A few days to recuperate from surgery, and I can finally post #2 of Sew Expo.
I took two of Katherine Tilton’s classes, The Arty T and Using Raw Edges. I’m going to start with the raw edges class.
I remember the first time I sewed Vogue 8497, I didn’t realize it had raw edges. I finished it and hated it! I just couldn’t wrap my mind, or my style, around raw edges! I guess when things are really different, it takes me awhile to get accustomed to it, not that I would ever say I’m rigid – I actually consider myself quite flexible (a wonderful teacher-trait) :=). But I guess I’ve been pretty traditional when it comes to style, and now that I’m retired and can wear anything I want, I’d like to break out of my mold a bit. Nothing too radical, mind you, but a few raw edges here and there will NOT kill me.
Katherine’s idea of raw edges can be pretty radical. She will just throw odds and sods of fabric on garment edges, and it turns out wonderful. That would never work for me. But I will say, she did inspire me. Here are some examples from her website:
There are raw edges at the bottom of this Vogue 8691 T-shirt. It’s hard to tell, but I think the vertical piece on the front has exposed edges, as well.
I’m not sure what the above pattern is, but this cardi has more raw edges than you can believe. Isn’t it cute? This is one of those garments where she just puts pieces of fabric in different places…and viola! Looks easy, huh?
I love this cardi! Check out the raw edges on the bottom and the top (and probably the sleeves). Katherine will sometimes use the role of the fabric as a natural finish on a neckline. Also, she will use a double fabric treatment for style and warmth.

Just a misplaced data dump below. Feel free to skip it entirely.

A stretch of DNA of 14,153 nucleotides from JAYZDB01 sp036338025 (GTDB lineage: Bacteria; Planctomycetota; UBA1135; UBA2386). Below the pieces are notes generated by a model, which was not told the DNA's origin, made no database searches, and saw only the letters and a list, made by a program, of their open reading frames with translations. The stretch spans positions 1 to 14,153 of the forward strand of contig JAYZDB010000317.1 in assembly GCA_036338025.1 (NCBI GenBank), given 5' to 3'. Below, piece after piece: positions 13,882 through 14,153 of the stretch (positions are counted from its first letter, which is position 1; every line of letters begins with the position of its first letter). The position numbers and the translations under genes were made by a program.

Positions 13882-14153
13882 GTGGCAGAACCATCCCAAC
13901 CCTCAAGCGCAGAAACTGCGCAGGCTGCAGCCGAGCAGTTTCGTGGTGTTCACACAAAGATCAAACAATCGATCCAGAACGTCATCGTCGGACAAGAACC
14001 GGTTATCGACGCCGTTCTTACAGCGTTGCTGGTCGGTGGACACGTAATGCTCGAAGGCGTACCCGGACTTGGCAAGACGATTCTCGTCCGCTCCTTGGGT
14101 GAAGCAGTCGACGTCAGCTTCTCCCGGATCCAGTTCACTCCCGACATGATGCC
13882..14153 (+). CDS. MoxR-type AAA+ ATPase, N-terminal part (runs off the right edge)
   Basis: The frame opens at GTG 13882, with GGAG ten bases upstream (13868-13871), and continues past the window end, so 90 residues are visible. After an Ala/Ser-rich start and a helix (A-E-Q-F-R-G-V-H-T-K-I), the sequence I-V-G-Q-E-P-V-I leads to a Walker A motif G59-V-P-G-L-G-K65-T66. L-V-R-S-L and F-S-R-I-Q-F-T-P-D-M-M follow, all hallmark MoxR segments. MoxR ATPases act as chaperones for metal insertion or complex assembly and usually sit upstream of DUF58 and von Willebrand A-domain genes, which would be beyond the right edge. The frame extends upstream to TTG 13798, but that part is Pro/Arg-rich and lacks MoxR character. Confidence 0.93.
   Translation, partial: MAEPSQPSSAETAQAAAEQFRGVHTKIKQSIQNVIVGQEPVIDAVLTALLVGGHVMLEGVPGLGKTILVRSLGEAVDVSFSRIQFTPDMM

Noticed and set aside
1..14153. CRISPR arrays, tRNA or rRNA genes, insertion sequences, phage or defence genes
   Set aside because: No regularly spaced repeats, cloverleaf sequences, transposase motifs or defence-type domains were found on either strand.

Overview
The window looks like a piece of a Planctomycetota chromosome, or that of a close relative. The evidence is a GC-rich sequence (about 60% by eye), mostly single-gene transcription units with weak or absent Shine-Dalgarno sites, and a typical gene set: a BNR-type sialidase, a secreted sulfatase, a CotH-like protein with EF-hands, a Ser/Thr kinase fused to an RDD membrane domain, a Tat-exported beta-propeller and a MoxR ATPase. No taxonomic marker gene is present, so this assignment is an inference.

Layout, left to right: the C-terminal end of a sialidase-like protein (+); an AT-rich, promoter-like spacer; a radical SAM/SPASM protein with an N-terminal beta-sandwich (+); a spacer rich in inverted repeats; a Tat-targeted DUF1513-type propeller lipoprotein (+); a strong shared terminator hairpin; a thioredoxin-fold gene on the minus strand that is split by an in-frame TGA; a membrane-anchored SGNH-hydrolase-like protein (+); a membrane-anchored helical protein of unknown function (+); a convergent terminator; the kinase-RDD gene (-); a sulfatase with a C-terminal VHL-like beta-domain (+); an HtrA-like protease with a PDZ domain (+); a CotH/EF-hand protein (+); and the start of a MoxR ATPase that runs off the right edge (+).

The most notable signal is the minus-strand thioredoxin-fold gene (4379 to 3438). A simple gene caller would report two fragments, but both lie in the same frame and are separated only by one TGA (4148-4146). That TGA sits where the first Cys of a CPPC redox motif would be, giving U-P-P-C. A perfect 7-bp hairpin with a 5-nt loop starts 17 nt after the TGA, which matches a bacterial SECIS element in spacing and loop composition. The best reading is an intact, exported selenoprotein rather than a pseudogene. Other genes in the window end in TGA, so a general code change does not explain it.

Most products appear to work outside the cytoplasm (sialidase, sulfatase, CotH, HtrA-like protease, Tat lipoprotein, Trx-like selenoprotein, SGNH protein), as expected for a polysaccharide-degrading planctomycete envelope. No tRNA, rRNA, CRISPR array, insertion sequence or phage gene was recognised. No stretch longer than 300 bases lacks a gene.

Katherine and Marcy both use tule or netting for edges, so I bought some at their expo shop. I washed it today, along with some other fabric that will go with it. We’ll see what I come up with.
In the Arty T class, Katherine showed us that you COULD combine fabric that you really wouldn’t think would go together, to make beautiful garments. What I took away from that class is that fabrics will work together if they have at least one color in there that sort of matches. Mixing patterns on fabrics adds interest and distinctiveness to a homemade garment.
The last class I took at Sew Expo was a class on using my Babylock Serger. I have an Imagine, which doesn’t have a coverhem. In this class, we used an Evolution, which does have a coverhem. Boy, is that baby easy to use. I love my Imagine, but I am now officially coveting the Evolution. NO, I WILL NOT BUY IT!
Speaking of buying things, after much deliberation and research, I purchased this Naomoto HYS-58 gravity feed steam iron:
I’m very excited about this purchase, which I thought I would never say about an iron, lol. I now must locate an IV stand to hold the water container, then I’m set. Press on!